Friday, November 28, 2008

How to teach aikido to older adults

A while back I wrote a short article about why aikido is a great martial art for older adults. As short as the article was, it elicited some controversy when I suggested that striking arts or grappling arts might (IMO) be of limited use for older adults. One commentator asked if I thought 80 year olds would be able to sustain the falling frequently associated with aikido. My response was,

No, most everyone with any sense slows way down on the ukemi [falling practice]after about 40 or 45 and stops almost entirely sometime soon after that. This is simple self-protection. Fortunately, you don't have to fall down to do aikido...

I have run a decent-sized cohort of beginners [in their 80's] and they did great...
These octogenerians did aikido just like everyone else and worked on the same stuff.

The only other training tool common in aikido that I'd dispense with for 80 year olds is suwari [practicing techniques while kneeling] - but that is an after-black-belt thing anyway. sort of a neat little bit of historical preservation, and not really a core training method of aikido. I have seen people with bad knees perform suwari seated in chairs. Works great. So, in summary, yes, 80 year olds can do all the same aikido that the youngsters do - except ukemi and kneeling suwariwaza.

So, what aspects of aikido do I emphasize and de-emphasize for elders?
  • No suwariwaza (kneeling techniques), or perhaps suwari from chair
  • Minimal, easy ukemi (falling), maybe only w/ crashpad
  • Emphasis on lower extremity strength/flexibility and balance. Footwork exercises can be done very slowly, leading to great increases in balance and mobility. Basically this is aikido done in a slow, deliberate way in order to get some of the proven benefits of taichi. Note that I'm not saying that slow aiki=taichi. It is not, but slow aiki does have some of the same physical health benefits as slow taichi practice.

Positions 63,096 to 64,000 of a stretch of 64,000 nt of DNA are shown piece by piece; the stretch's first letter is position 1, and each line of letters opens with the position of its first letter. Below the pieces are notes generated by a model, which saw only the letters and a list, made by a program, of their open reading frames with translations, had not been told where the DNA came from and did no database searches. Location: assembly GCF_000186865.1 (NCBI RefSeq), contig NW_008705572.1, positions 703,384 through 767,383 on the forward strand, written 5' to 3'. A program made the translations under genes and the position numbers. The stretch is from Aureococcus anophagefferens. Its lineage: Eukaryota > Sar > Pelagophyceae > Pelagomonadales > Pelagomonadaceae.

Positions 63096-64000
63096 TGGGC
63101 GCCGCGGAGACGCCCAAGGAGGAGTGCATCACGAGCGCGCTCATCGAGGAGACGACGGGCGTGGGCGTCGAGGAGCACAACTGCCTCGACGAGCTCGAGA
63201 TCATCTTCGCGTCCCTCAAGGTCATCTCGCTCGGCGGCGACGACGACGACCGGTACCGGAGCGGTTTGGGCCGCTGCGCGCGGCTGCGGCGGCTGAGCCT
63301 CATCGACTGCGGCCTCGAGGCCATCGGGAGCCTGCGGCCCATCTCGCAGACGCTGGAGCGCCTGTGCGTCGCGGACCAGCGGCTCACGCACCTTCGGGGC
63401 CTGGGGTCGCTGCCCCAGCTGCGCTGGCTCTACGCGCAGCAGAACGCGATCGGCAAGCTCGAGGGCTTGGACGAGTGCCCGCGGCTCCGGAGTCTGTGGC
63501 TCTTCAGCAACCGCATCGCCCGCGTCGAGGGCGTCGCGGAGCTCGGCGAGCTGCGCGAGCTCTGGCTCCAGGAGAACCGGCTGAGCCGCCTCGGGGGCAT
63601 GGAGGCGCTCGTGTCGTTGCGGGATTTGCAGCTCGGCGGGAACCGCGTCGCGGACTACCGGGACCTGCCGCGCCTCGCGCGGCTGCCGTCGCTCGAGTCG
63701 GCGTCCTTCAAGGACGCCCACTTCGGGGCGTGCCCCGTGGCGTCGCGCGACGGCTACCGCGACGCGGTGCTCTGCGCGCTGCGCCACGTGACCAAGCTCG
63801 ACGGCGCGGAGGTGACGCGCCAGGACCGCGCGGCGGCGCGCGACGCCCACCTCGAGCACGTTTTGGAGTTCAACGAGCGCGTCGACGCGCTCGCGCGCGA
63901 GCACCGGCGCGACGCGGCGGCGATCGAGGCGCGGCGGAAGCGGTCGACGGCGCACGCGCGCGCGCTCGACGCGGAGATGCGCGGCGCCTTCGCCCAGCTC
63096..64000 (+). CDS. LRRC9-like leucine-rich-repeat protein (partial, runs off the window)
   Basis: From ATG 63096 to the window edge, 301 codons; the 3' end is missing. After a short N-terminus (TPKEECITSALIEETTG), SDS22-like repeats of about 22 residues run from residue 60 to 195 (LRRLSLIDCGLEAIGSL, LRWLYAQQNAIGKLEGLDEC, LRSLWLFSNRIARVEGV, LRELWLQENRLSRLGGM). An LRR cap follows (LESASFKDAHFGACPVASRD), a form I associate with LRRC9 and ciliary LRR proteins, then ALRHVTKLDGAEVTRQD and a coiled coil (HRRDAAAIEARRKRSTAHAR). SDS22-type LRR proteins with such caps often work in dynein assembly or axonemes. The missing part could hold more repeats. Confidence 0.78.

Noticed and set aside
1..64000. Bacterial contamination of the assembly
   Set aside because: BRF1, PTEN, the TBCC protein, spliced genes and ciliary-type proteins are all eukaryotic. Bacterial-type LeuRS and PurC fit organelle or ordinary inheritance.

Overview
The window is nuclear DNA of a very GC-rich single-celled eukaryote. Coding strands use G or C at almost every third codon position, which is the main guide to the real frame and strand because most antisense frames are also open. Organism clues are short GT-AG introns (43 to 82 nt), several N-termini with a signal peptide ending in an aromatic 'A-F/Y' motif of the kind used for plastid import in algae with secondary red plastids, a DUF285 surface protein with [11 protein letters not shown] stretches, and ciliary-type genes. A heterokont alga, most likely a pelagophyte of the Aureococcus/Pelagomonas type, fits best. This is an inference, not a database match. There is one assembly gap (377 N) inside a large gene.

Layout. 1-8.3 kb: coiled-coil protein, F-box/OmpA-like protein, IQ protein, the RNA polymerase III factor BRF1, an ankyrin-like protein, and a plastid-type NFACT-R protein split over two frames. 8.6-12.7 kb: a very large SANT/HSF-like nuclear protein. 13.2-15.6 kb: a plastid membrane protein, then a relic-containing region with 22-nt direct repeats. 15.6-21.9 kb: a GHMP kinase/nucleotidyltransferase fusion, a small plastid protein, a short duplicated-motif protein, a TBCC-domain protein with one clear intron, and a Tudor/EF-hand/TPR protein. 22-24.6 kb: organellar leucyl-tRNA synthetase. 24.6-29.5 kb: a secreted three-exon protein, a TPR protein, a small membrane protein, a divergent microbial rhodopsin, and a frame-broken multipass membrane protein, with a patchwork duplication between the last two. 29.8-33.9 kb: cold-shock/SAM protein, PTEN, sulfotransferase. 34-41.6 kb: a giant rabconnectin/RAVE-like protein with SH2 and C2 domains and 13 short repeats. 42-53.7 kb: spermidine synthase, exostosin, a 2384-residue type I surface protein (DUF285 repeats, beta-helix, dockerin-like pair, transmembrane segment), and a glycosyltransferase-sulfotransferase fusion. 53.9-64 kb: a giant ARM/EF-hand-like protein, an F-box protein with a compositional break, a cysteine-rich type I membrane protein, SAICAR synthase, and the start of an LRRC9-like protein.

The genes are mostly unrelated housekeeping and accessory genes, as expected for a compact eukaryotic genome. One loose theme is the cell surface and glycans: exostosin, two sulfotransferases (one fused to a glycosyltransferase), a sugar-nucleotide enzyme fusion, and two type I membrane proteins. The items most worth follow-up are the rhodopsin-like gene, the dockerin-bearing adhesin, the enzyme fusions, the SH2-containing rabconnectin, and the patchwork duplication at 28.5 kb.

• Wrist releases and chains of techniques based on wrist releases
  • Evasion and brush-off
  • Toshu randori (slow sparring) again, I am hesitant to draw connections between aikido and taichi, but this slow-motion partner exercise has many similarities to some of the push-hands practice I've seen tai chi guys doing.

Working in this way on this large subset of aikido is easily within many elders' ability and it produces great martial artists, in many ways equal or superior to their younger counterparts.


  1. I studied aikido a LOT when I was a young man. One of the reasons I am studying Taijiquan now though, is that at 51, I simply didn't think I could move the way I remembered that I could. I thought it was best if I looked back fondly on those days, with my memories intact.

  2. You're right, Rick. I didn't say older people could do younger-people's aikido. I said that they could do the same stuff and be just as effective and learn and benefit from it just the same.

    Shoot, I'm old enough that I look fondly back upon how I used to move, and my left knee is sore a lot of the time - but my aiki is getting better and better!

    Older adults that want to play aikido need to find an instructor that understands that 'aiki' doesn't mean 'move like an 18 year old' but it means 'work within your nature and the nature of the universe.'

  3. Back when I trained in aikido, in my early 20's, there was an "old guy" whom I used to admire. He BEGAM his aikido training in his 50's.

    He had never done anything athletic before in his life. He showed up every class, happy to work on whatever it was we were doing that day. He also worked a lot on his own.

    I came to rezlize recently that I'm about the age now that he was then. I still admire him. I go to class as often as I can, happy to work on whatever it is they're doing that day, and work hard on my own.

  4. What a great attitude to have about practice, Rick. Might you be interested in moving to Southwest Mississippi and practicing aikido and judo and tai chi with me at Mokuren Dojo? ;-)


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